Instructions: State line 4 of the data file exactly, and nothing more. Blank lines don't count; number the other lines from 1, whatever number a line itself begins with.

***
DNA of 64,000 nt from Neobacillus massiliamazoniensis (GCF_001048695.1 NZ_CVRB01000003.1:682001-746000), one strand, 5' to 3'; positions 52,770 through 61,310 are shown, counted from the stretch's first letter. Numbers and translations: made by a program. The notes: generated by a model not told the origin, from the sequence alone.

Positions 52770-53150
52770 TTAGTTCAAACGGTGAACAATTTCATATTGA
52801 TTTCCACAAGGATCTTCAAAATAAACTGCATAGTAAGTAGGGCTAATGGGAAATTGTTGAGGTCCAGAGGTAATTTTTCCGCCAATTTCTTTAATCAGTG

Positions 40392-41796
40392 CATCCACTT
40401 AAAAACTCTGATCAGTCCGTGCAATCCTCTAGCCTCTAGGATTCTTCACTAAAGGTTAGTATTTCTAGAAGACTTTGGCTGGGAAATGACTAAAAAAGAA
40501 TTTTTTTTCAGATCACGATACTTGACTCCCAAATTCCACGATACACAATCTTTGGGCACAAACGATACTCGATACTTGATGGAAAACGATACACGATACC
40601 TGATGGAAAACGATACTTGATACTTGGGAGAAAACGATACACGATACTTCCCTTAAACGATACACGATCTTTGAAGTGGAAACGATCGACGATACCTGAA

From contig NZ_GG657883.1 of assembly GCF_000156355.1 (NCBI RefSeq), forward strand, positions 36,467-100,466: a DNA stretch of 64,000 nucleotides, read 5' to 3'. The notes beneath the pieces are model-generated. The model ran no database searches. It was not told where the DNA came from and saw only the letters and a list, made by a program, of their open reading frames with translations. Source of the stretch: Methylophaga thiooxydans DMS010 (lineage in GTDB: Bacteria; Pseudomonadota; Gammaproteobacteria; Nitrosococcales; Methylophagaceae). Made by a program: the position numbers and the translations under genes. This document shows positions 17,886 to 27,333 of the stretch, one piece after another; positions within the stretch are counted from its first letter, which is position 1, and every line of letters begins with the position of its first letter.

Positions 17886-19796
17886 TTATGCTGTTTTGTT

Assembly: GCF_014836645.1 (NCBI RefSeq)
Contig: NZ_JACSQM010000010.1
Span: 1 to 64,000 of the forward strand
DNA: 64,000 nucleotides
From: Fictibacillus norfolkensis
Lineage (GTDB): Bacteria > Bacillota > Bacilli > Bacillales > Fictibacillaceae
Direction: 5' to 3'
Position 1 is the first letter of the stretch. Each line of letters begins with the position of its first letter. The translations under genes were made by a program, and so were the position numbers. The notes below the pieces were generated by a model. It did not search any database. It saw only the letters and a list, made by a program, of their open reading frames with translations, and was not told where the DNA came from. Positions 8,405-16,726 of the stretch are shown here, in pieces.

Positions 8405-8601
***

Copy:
52801 TTTCCACAAGGATCTTCAAAATAAACTGCATAGTAAGTAGGGCTAATGGGAAATTGTTGAGGTCCAGAGGTAATTTTTCCGCCAATTTCTTTAATCAGTG